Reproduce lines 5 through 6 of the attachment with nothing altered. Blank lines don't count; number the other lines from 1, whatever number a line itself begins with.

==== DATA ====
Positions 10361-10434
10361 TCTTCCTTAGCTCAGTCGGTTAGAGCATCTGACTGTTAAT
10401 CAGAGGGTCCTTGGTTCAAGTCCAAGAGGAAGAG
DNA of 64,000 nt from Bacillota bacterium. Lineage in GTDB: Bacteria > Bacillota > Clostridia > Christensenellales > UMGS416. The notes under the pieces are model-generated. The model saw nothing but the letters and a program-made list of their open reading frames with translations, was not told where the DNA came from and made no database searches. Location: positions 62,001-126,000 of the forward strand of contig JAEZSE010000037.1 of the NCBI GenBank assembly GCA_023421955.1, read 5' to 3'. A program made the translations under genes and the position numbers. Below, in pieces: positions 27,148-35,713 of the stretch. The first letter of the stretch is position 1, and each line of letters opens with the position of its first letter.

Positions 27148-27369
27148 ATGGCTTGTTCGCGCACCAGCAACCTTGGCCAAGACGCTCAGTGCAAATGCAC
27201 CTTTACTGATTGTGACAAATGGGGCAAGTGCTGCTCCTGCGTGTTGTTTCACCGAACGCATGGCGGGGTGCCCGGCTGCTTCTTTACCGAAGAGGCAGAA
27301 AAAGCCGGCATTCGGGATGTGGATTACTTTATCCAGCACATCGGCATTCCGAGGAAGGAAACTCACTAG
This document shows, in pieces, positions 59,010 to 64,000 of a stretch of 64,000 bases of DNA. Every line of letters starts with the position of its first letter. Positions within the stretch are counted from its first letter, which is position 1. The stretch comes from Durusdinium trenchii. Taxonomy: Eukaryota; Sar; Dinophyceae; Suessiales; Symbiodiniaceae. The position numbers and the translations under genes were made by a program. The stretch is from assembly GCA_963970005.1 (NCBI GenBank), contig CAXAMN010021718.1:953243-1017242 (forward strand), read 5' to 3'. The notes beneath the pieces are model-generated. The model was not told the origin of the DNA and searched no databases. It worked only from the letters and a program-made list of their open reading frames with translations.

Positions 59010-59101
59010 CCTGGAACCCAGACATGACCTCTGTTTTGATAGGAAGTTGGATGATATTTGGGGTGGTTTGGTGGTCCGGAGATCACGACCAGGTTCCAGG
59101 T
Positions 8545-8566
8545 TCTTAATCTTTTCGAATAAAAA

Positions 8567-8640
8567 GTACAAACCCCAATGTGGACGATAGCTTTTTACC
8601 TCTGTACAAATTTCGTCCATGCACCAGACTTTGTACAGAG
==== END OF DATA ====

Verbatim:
Positions 27148-27369
27148 ATGGCTTGTTCGCGCACCAGCAACCTTGGCCAAGACGCTCAGTGCAAATGCAC